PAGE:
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For further information, see CMDT Part 21-02: Hyponatremia

Key Features

Essentials of Diagnosis

  • Euvolemic hypotonic hyponatremia, particularly among hospitalized patients

  • Serum sodium concentration < 135 mEq/L (< 135 mmol/L)

  • Plasma osmolality < 280 mOsm/kg and UNa > 20 mEq/L

  • Risk of osmotic demyelination syndrome from overly rapid correction of serum sodium

General Considerations

  • ADH is secreted in the absence of an appropriate physiologic stimuli (eg. hypovolemia or hyperosmolality)

  • There is failure to suppress ADH action; water is inappropriately retained leading to relatively concentrated urine

  • SIADH is a diagnosis of exclusion; must rule out other causes of hyponatremia (eg, hypovolemia, decreased solute intake, cortisol deficiency, and severe hypothyroidism)

  • Major causes of SIADH are disorders affecting the CNS, lungs (eg. cancer or infection) and medications (Table 21–2)

Table 21–2.Common causes of syndrome of inappropriate ADH secretion.

Clinical Findings

Symptoms and Signs

  • Frequently asymptomatic; symptoms depend on severity and acuity of the hyponatremia

  • Acute hyponatremia (present for < 48 hours)

    • Symptoms mainly relate to brain cell swelling and rise in intracranial pressure: headache, inattentiveness, lethargy, disorientation, and nausea

    • Most serious symptoms: marked confusion, decreased level of consciousness, vomiting, seizures, coma, brainstem herniation, death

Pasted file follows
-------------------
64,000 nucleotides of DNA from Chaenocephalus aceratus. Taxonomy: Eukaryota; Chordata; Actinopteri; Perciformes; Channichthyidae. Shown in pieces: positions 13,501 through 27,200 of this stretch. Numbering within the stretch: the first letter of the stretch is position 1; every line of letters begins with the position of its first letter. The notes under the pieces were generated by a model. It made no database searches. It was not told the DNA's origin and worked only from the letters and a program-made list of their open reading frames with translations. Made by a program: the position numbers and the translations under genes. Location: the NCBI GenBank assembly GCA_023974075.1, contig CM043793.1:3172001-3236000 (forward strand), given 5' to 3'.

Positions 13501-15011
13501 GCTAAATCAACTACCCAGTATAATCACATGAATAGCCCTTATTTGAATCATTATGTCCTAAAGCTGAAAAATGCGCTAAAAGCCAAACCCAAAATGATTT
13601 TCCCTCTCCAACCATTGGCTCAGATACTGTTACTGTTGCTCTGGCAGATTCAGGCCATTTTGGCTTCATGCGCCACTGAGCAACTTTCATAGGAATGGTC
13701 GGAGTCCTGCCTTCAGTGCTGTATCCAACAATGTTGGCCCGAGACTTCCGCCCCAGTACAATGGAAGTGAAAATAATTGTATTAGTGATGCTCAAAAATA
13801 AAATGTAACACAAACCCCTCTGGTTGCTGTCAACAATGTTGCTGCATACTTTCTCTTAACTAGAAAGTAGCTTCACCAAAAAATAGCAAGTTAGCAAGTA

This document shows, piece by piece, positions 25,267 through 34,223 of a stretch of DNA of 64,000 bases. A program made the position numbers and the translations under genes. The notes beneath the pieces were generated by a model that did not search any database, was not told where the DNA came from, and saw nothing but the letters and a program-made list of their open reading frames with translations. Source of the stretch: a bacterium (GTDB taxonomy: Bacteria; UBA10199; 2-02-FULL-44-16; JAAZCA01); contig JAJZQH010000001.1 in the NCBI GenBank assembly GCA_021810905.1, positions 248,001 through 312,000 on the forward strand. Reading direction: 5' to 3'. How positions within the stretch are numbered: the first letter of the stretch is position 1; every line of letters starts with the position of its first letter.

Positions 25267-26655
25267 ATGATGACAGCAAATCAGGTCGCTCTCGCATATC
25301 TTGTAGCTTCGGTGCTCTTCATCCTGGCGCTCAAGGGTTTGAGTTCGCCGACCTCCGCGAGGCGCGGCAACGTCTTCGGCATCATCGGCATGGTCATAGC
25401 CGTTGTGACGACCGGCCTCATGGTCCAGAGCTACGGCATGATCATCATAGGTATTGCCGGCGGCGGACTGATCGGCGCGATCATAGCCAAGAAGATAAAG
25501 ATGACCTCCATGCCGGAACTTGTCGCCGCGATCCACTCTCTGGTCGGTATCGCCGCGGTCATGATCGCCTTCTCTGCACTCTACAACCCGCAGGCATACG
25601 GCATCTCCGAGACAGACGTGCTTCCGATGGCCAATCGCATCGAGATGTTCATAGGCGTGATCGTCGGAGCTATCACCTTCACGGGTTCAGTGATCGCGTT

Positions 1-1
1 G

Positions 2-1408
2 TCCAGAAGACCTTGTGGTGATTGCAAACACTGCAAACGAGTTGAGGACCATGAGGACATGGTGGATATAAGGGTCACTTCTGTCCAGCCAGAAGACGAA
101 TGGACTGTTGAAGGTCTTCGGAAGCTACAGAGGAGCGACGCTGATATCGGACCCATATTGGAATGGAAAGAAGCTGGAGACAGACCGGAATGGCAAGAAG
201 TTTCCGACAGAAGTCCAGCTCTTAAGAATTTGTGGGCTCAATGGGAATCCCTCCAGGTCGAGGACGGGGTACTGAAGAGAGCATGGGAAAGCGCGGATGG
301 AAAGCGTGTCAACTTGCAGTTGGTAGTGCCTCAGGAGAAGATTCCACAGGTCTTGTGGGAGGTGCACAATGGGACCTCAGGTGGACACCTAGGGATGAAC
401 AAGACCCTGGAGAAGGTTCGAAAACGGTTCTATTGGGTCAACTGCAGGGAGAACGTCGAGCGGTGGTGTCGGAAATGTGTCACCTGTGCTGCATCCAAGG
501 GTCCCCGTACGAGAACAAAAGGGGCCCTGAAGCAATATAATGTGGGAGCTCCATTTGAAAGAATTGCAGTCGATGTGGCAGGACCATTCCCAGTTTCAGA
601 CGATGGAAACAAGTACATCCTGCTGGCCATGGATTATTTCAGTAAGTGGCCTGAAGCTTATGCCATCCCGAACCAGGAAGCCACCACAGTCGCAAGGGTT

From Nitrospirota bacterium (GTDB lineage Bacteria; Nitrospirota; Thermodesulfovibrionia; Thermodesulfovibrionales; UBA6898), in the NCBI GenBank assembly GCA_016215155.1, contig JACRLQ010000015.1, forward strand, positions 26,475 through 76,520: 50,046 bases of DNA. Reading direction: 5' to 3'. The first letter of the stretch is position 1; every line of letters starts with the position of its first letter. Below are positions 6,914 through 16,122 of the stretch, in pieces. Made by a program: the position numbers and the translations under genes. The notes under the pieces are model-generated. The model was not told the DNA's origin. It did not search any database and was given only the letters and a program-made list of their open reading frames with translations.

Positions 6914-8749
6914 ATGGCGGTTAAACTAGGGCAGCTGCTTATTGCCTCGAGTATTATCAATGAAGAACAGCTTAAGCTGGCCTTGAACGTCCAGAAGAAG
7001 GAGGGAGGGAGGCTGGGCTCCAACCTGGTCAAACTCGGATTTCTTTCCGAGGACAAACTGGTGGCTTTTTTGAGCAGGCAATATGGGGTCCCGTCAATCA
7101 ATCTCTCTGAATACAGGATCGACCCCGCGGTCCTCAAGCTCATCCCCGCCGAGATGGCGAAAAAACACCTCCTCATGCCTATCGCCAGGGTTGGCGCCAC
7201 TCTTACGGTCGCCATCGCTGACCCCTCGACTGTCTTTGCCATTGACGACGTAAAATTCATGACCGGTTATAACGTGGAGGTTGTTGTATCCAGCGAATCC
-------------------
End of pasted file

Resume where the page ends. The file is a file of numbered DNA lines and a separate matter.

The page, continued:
• Chronic hyponatremia (present for > 48 hours)

    • Often asymptomatic

    • Subtle abnormalities, (eg. mild concentration and cognitive deficits) and gait disturbances that can lead to falls, may be present

Differential Diagnosis

  • Severe hypothyroidism and glucocorticoid insufficiency can cause hyponatremia that cannot be differentiated from SIADH by urine or serum electrolytes alone

  • Hypovolemic or hypervolemic hyponatremia


  • SIADH is a clinical diagnosis in a euvolemic patient

  • Characterized by

    • Hypotonic hyponatremia (Figure 21–1)

    • Decreased plasma osmolality (< 280 mOsm/kg)

    • UNa > 20 mEq/L, urine osm > 100 mOsm/kg

    • Absence of heart, kidney, or liver disease

    • Normal thyroid and adrenal function

  • In clinical practice, ADH levels are not measured; urine osmolality is a surrogate for ADH activity

  • Low blood urea nitrogen (BUN) (< 5–10 mg/dL) and hypouricemia (< 4 mg/dL)

    • Not only dilutional

    • Increased urea and uric acid clearances in response to volume-expanded state

Figure 21–1.

A diagnostic algorithm for the causes of hyponatremia using serum osmolality, urine osmolality, and urine sodium. ...

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